More than 200 Soweto Rugby Club members, their friends and other fans gathered to watch the match in a stadium in the South African township. The game was shown projected onto a sheet draped over a fence, two South African flags propped up on either side.

Gorgeous that the Afrikaner game of rugby has reached Soweto, a nation being created, sad, well, you guess.

Err, Amanda?

Just a thought:

I think Heather Havrilesky might be a tad too generous here about why there seems to be an influx of draconian, insufferably self-righteous assholes in animal rescue, particularly in big, liberal, coastal cities. She assumes it must be the nature of the work slowly molds people into inflexible, impractical meanies who get off on judging other as inadequate compared to themselves in terms of good treatment of animals, but I think it might be that rigid, holier-than-thou types are drawn to the work, and in very large cities, the population of holier-than-thou types is sufficiently large enough that animal rescue operations can be staffed completely with them, and no one of common sense punctures the bubble to remind people that their job is getting animals into homes, not passing often arbitrary judgments on perfectly acceptable people in order to feel self-righteous.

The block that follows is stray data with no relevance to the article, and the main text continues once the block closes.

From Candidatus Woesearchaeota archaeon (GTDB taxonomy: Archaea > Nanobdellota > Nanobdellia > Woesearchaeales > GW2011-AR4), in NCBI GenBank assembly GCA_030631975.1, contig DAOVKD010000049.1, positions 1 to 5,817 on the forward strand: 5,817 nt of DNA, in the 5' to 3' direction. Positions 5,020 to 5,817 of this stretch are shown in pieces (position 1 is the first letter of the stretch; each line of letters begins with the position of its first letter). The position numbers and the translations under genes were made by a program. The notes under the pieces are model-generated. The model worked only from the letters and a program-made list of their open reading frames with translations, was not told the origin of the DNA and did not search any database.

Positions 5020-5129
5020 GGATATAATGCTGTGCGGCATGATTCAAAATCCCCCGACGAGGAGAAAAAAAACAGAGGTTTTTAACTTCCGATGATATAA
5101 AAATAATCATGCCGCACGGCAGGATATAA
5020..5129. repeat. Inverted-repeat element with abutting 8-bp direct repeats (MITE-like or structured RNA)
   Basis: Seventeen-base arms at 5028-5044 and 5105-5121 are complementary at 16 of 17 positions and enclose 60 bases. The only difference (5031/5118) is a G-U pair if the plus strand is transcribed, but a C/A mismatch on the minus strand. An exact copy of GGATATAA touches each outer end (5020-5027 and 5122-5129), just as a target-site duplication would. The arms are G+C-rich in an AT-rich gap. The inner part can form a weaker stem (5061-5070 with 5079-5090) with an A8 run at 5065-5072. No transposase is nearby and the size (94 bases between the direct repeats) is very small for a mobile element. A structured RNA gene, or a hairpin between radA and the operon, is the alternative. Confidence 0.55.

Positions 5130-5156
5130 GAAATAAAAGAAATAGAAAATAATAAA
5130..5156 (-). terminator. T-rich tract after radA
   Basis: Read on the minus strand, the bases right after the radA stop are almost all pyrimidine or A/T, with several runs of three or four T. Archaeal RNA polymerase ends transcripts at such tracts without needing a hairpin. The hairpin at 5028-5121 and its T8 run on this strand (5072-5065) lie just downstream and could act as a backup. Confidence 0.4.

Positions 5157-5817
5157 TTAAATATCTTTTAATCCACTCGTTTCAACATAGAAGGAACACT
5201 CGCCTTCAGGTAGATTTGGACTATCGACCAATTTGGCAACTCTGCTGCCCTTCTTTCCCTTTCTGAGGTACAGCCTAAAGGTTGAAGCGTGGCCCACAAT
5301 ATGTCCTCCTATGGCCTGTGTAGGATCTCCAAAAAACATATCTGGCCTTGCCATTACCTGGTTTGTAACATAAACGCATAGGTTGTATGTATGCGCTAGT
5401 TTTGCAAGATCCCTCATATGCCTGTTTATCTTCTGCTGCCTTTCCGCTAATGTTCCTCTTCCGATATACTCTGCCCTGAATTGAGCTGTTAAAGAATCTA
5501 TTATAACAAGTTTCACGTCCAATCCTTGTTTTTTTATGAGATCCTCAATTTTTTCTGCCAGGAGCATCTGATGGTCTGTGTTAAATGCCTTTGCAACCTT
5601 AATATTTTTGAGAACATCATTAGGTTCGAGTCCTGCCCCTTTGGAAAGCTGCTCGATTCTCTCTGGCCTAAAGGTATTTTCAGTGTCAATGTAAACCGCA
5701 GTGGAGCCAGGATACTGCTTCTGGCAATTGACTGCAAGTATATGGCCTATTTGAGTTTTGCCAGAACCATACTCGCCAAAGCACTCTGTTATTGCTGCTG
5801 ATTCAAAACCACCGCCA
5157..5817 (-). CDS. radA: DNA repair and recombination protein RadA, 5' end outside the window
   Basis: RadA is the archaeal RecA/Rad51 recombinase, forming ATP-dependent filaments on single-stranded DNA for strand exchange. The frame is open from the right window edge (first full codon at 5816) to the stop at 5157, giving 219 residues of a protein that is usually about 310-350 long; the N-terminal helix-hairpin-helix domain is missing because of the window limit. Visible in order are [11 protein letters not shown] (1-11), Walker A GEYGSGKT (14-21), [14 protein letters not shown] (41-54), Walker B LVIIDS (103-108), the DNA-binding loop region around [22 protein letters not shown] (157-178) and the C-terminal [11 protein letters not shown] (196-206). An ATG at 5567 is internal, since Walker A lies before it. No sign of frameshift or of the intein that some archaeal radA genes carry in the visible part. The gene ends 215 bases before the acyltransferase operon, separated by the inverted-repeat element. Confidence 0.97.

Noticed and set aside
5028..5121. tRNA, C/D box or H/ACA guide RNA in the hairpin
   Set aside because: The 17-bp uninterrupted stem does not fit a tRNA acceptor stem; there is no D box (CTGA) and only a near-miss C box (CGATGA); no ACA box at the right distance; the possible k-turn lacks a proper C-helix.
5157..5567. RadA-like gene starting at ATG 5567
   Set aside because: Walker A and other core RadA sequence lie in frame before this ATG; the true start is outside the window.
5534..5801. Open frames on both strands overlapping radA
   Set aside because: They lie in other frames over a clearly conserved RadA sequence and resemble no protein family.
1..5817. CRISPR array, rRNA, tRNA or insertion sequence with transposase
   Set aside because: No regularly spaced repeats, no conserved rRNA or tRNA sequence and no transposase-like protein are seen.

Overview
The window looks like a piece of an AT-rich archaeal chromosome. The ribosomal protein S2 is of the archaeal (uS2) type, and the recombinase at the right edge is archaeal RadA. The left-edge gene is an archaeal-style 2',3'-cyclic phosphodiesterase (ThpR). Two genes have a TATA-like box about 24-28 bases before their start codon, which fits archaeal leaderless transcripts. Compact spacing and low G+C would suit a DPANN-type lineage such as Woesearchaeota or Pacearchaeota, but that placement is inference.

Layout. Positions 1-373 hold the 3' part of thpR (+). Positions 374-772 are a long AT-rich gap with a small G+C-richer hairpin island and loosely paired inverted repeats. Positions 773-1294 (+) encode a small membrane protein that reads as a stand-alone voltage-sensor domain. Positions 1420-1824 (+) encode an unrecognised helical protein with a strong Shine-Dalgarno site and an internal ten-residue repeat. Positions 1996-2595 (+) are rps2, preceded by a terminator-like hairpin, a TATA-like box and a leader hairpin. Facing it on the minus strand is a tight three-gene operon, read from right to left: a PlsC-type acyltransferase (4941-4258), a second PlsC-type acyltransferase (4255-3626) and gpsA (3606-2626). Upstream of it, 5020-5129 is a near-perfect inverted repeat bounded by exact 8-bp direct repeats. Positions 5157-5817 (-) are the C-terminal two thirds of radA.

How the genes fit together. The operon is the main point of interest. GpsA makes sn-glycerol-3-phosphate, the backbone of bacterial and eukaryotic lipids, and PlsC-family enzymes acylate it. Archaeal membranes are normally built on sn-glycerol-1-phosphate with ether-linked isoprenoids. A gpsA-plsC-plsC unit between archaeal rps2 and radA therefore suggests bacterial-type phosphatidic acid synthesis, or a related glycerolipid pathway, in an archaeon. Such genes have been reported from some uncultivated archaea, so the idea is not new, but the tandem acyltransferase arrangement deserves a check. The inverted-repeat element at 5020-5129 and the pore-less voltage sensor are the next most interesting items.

That supply of insufferably self-righteous assholes is virtually unlimited. Every bureaucracy on the planet is stuffed with them and every time a new such is set up more appear to populate it. Politicians are simply the same squared, raised to a higher power.

That\’s why we don\’t want to give such people any power over our lives: otherwise we\’ll be treated just like the animals in the shelters. You might recall that a number of States have indeed been run by such bureaucracies and they instituted very much the same programs that the shelters do: from sterilization all the way to euthanasia of those deemed unwanted.

Just a thought, you know, that your observation might have some wider application.

Saturday Competition

So while I toil through these sexblogs a little competition for a Saturday morning.

There\’s this, from the days when children\’s TV shows really were decent TV shows. Yes, Stevie Wonder on Sesame Street.

 

Compare that to Tiswas: bite me Tarrant.

Then there\’s this.

 

OK, so, what\’s the connection between the two?

Other than the similarity in dancing styles between Joe Walsh on the table in the second and the little kid in the first? Music geek points for the first correct answer.

BTW, Wikipedia doesn\’t show the answer, just in case you were going to try and look it up.